If the film has an antagonist, it is surely Beria, who is played in suitably grotesque and monstrous fashion by Simon Russell Beale. The head of the NKVD, instrumental in Stalin’s lengthy death lists, sexual predator, and ‘sneaky little shit’, Beria is set aside from other characters for being several measures more assured in his manipulation of the political system and being more inclined to violence. While a few jokes do go Beria’s way, he is always suitably menacing and cunning.

The film acknowledges the broad strokes of history but plays fast and loose with the smaller details. It’s not an advisable choice for historical research as it is unlikely General Zhukov ever asked Malenkov if Coco Chanel had taken a shit on his head but on the other hand, I know of no historical document that can disprove that.

Ultimately, The Death of Stalin finds its best moments in the absurdity of political manoeuvring, the awkwardness of officialdom, and the stupidity of tradition. In these respects it has a very similar tone to The Thick of It and Veep and finds even in the most serious of situations, most people, like Comrade Malenkov, ‘have no idea what is going on.’

Words by Liam McNally.

Thor: Ragnarok

In Thor: Ragnarok, the third and final instalment of the franchise, we meet Thor (Chris Hemsworth) at the tail end of an intergalactic quest to stop Ragnarok and the subsequent destruction of Asgard. But it’s not long before a new villain emerges in the form of Thor’s banished sister, Hela (Cate Blanchett) the goddess of death, who quickly makes her way to Asgard to plot her conquest of the universe and generally wreak havoc. These events find Thor hammerless and stranded on a junkyard planet ruled by the half-tyrant, half-gameshow host Grandmaster (Jeff Goldblum) and launches the film into a wonderfully colourful sci-fi adventure.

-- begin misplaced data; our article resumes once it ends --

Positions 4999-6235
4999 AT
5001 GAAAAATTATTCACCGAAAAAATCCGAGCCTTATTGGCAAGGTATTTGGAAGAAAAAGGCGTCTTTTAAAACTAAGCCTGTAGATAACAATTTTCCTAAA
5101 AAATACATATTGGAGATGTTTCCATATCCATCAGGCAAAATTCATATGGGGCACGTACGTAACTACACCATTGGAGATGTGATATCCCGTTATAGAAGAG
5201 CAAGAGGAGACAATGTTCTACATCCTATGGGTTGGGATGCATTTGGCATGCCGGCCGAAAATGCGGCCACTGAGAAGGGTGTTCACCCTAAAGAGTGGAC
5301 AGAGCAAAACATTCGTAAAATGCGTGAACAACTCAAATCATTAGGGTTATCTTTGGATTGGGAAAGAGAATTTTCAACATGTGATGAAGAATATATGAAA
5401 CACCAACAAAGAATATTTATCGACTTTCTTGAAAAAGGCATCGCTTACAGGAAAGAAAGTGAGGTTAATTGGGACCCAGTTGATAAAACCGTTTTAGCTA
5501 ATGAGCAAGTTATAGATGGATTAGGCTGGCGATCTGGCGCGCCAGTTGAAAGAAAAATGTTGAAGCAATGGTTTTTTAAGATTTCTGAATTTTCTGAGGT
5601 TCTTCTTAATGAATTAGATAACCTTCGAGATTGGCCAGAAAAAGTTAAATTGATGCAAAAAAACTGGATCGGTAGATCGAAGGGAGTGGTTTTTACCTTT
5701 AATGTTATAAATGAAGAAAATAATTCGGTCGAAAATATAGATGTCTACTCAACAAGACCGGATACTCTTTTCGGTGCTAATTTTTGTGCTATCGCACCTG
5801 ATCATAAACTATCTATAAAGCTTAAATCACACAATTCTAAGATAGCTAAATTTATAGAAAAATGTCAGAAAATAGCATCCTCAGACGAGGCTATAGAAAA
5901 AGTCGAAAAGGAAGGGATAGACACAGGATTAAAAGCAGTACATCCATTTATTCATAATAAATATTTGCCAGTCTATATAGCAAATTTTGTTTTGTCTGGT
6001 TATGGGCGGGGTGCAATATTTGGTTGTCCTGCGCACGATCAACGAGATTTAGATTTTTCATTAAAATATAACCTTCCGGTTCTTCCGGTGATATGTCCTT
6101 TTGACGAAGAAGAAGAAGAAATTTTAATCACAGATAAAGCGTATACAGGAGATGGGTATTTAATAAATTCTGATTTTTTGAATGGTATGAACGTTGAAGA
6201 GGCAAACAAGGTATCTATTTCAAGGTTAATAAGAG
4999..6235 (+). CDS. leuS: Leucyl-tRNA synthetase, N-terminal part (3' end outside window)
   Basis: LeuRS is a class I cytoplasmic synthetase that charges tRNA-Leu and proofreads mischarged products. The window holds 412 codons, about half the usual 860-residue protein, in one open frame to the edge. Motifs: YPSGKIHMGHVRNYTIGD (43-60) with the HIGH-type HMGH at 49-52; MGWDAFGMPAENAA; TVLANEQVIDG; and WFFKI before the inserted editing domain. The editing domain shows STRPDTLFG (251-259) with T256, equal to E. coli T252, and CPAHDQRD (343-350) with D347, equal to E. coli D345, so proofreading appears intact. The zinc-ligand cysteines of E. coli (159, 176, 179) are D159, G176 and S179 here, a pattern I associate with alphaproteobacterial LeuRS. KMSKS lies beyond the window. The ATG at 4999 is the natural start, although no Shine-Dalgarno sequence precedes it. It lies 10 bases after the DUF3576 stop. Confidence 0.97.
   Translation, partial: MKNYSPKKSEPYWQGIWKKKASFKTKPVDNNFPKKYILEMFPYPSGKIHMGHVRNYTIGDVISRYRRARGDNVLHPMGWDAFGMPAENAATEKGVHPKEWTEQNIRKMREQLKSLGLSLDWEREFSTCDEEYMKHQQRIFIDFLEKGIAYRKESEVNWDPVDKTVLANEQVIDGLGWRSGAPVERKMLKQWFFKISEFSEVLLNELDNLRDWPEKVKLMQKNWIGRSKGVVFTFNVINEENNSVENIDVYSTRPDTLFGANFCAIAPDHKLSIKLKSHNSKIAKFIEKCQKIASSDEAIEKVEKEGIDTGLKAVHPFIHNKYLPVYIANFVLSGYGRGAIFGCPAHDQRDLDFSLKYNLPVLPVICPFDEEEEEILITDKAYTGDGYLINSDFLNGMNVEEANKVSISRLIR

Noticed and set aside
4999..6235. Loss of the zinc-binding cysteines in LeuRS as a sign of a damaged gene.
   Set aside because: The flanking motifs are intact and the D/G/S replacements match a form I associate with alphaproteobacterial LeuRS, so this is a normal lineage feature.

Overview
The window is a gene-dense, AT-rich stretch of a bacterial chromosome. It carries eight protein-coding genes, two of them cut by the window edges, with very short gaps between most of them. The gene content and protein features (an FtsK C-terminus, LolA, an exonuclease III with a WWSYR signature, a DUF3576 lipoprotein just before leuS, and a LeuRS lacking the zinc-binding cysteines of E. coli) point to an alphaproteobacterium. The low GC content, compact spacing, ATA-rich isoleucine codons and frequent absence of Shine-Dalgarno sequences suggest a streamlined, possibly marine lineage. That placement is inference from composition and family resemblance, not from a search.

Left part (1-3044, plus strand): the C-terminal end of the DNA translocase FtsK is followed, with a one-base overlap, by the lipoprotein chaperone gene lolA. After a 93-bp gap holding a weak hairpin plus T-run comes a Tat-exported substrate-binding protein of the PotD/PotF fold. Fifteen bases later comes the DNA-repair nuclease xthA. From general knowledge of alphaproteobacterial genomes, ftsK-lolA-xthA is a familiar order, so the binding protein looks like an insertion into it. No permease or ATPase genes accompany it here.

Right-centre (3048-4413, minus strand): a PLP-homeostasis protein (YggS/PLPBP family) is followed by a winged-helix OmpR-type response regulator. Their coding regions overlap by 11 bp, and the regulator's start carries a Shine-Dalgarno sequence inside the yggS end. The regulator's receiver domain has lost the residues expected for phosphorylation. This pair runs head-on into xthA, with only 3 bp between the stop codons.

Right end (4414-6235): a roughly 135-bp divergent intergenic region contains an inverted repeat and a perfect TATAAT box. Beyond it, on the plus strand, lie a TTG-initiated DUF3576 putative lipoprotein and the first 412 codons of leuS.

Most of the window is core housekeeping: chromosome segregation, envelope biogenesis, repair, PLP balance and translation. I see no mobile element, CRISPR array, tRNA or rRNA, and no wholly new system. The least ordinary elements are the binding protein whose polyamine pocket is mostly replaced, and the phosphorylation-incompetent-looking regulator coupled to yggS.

This film is unabashedly fun. It’s refreshing to see a superhero movie with such a sincere sense of humour and it’s not hard to see the influence of director Taika Waititi, well-known for independent comedies like What We Do in the Shadows (2014) and Hunt for the Wilderpeople (2016). No one is exempt from this comedic touch—even the sombre Odin (Anthony Hopkins) has some great lines (‘Are you the god of hammers?’ he asks Thor at one point.) Waititi himself shines as Korg, an alien made of rock whose attempt at revolution was thwarted by a shortage of pamphlets. Even in the relatively minor role of Topaz, the Grandmaster’s right-hand-woman, Rachel House gives a wonderful comedic performance and delivers a reference to The Castle that many Australian fans are sure to enjoy. All of the cast give solid performances and, vitally important for a comedy, they clearly have a lot of fun while doing it.

While many of Marvel’s offerings have been fairly serious action flicks with a smattering of jokes dropped in at the last minute, Thor: Ragnarok is almost the polar opposite. Yet the humour is never hammy or parodic—it’s balanced well with a number of beautifully shot and, put simply, cool action sequences. There is of course the hotly anticipated battle between Thor and the Hulk (Mark Ruffalo) that’s been featured in the trailers, but some of the best moments come from scrapper, drunkard and former elite Asgardian warrior, Valkyrie (Tessa Thompson).

The vibrant cinematography combines with a nostalgic soundtrack of 70s and 80s synths and rock to create some truly awe-inspiring moments. I’m not sure I’ll ever forget the image of Thor facing off against a tower of undead enemies while Led Zepplin’s ‘Immigrant Song’ roars through the cinema speakers.

With delightful humour and seriously cool action, Thor: Ragnarok is a movie that knows exactly what it is and revels in it.

Words by Justina Ashman